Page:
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Arrangement of the Collection

The collection is arranged in ten series, in the order given above. Within each series, the material appears to be in no particular order.

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Restrictions

Access Restrictions

The majority of our archival and manuscript collections are housed offsite and require advanced notice for retrieval. Researchers are encouraged to contact us in advance concerning the collection material they wish to access for their research.

Use Restrictions

Written permission must be obtained from SCRC and all relevant rights holders before publishing quotations, excerpts or images from any materials in this collection.

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Subject Headings

Persons

Carewe, Sylvia, 1914- -- Archives.

Subjects

American poetry -- 20th century.
American poetry -- Women authors.
Art, American -- 20th century.
Art, American.
Painters -- United States.
Painting, American -- 20th century.
Painting, American.
Poets, American.
Women artists -- United States.
Women painters -- United States.
Women poets -- American.
Women poets -- United States.

Genres and Forms

Articles.
Clippings (information artifacts)
Correspondence.
Exhibition catalogs.
Photographs.
Poems.
Reviews (document genre)
Scrapbooks.
Sketches.
Slides (photographs)
Transparencies.

Occupations

Artists.
Painters.
Poets.

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Administrative Information

Preferred Citation

Preferred citation for this material is as follows:

Sylvia Carewe Papers,
Special Collections Research Center,
Syracuse University Libraries

Acquisition Information

Arrangements to create the Sylvia Carewe Collection were made with the artist; the material in it was sent after her death by her son.

Finding Aid Information

Created by: DH
Date: Aug 1984
Revision history: 8 Apr 2008 - converted to EAD (MRC)

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Inventory

Biographical information
Box 1, Folder 1 Miscellaneous
Marriage License (copy)
Marriage license affidavit (copy)
Marriage Certificate (copy)
Chronology with biographical information supplied by Ms. Carewe
2 pages, biographical entries, Dictionary of International Biography and Who's Who of American Women, undated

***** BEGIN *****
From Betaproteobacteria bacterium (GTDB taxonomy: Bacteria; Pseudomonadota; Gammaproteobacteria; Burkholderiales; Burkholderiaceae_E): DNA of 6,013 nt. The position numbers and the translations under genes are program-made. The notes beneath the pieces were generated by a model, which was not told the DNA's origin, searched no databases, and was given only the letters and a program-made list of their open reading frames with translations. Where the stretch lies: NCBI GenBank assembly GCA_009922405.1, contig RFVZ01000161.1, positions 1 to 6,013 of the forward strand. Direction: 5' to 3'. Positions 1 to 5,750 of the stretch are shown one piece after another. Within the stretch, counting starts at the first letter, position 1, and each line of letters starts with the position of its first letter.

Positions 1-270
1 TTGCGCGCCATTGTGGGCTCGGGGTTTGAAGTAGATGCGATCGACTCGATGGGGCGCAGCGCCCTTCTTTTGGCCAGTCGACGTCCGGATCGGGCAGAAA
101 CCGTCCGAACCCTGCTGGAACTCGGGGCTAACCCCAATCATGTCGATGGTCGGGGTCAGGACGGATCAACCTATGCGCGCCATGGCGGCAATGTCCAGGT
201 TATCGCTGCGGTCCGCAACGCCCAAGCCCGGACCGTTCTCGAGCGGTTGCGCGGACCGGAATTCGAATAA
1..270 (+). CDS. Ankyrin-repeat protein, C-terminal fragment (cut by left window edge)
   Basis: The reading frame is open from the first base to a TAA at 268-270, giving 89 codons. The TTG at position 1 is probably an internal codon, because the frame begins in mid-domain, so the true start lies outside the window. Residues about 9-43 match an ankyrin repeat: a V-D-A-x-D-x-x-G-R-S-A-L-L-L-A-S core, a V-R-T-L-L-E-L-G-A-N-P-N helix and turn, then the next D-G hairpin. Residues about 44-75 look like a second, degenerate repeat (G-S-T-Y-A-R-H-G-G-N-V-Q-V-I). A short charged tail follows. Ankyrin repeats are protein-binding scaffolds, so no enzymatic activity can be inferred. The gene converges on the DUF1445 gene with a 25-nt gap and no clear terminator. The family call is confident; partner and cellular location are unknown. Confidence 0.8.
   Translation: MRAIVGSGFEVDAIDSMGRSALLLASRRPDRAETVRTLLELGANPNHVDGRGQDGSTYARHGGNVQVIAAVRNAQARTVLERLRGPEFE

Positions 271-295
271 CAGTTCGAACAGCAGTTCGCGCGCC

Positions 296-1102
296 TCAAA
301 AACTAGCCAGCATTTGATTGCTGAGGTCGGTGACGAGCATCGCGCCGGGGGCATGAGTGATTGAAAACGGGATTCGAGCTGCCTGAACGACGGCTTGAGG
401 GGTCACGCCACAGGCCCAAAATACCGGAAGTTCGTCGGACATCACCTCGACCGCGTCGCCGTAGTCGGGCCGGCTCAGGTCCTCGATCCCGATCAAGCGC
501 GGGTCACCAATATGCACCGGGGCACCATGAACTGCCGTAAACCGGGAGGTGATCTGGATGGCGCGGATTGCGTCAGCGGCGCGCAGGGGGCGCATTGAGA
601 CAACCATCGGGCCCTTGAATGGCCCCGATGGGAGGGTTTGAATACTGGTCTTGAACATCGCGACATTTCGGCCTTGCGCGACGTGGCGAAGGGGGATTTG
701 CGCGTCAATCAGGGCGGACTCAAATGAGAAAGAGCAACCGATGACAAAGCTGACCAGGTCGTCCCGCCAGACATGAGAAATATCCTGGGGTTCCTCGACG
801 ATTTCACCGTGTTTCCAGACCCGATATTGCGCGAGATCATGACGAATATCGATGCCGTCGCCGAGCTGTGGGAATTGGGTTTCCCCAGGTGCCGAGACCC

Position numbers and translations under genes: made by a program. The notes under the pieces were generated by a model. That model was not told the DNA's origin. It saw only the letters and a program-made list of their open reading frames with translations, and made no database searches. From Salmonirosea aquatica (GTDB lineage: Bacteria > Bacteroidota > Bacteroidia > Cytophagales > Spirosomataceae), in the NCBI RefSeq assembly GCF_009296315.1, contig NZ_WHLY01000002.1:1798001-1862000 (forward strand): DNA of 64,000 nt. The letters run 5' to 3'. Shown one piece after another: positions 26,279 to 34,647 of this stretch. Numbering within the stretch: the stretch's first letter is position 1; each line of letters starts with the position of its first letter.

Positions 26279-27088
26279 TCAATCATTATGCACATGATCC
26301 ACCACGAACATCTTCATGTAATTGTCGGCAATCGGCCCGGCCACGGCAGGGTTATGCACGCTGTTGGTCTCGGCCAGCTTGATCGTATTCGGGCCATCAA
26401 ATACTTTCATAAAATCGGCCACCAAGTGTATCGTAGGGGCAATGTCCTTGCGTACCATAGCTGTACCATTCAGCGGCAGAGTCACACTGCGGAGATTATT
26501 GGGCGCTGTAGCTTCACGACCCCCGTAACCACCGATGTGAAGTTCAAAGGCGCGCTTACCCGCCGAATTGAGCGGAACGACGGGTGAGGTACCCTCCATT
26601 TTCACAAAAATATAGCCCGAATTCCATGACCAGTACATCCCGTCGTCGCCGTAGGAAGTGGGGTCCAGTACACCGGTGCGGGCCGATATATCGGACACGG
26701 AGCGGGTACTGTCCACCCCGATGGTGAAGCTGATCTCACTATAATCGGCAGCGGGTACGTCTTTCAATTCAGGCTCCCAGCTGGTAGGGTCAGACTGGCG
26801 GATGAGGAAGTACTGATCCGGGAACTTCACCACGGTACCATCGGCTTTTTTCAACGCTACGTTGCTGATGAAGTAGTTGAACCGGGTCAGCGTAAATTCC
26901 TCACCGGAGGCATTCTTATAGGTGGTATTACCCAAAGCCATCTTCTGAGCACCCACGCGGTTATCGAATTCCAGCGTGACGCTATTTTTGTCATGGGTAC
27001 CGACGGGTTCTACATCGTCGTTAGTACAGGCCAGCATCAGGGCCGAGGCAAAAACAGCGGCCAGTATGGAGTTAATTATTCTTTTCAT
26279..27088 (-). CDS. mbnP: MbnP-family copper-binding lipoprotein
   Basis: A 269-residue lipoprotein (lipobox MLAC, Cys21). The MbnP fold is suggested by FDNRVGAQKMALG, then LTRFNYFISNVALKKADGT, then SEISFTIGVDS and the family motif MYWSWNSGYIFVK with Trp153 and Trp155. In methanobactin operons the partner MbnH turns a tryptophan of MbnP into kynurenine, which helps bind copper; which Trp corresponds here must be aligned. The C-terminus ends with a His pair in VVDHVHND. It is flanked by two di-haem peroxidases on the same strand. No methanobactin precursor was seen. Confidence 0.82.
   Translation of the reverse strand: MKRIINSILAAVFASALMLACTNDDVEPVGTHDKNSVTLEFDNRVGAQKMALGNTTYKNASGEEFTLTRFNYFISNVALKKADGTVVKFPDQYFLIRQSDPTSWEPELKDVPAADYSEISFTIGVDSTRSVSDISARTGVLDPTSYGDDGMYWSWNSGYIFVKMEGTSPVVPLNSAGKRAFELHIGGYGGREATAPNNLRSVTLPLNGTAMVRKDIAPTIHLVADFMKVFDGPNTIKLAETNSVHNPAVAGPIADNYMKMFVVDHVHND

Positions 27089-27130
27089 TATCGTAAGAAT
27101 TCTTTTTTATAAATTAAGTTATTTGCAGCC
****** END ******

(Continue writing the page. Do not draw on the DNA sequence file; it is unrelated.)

1 photo copy of biographical entry in Who's Who in the World, undated
Correspondence
Box 1, Folder 2 1944-1949 (7 items)
Box 1, Folder 3 1950-1972 (23 items)
Box 1, Folder 4 Undated (11 items)
Legal material
Box 1, Folder 5 [Miscellaneous]
Two copies of an inventory of the Sylvia Carewe Small- Marvin Small art collection (collected 1945-1958) giving the following information about each item: Artist, title or discription, date created, approximate cost, additional data about the piece and sometimes an estimate of value.
Box 1, Folder 6 [Miscellaneous]
A third copy of the above inventory
An analysis of the Sylvia and Marvin Small Collection of Paintings listed in "schedule A" dated December 17, 1958 (compiled by Ms. Carewe, apparently as part of a separation and/or divorce process.)
Vocation
Box 1, Folder 7 Literary
A. Draft of a work titled Women, money and divorce
B. Drafts of short stories: "Omen at Midnight," "The Hook" (2 copies), 3 untitled
C. The Enjoyment of Poetry Club (2 items)
D. Correspondence and notes relating to poetry (4 items)
Box 1, Folder 8 Literary - Poetry
116 poems, in alphabetical order by title or first word, in 21 folders. In some cases there are multiple copies; this is because there is some change to the text, title or punctuation in each, or because a copy is signed by the author. There are internal cross references where poems have multiple titles.
Box 2, Folder 1 Advertising
A. Dated memoranda sent or received by Ms. Carewe, just preceeding and during the U. S. involvement in World War II, concerning a client, Ivory Soap, and advertising strategies directed mostly toward women. The strategies all involve coping with wartime material shortages in clothing, especially women's hosiery.
B. One undated example of the above
C. Four blue report folders containing dated reports written by Ms. Carewe while an employee of Compton Advertising, Inc.; dates are: Sept. 27, 1940, Nov. 18, 1941 and June 12, 1942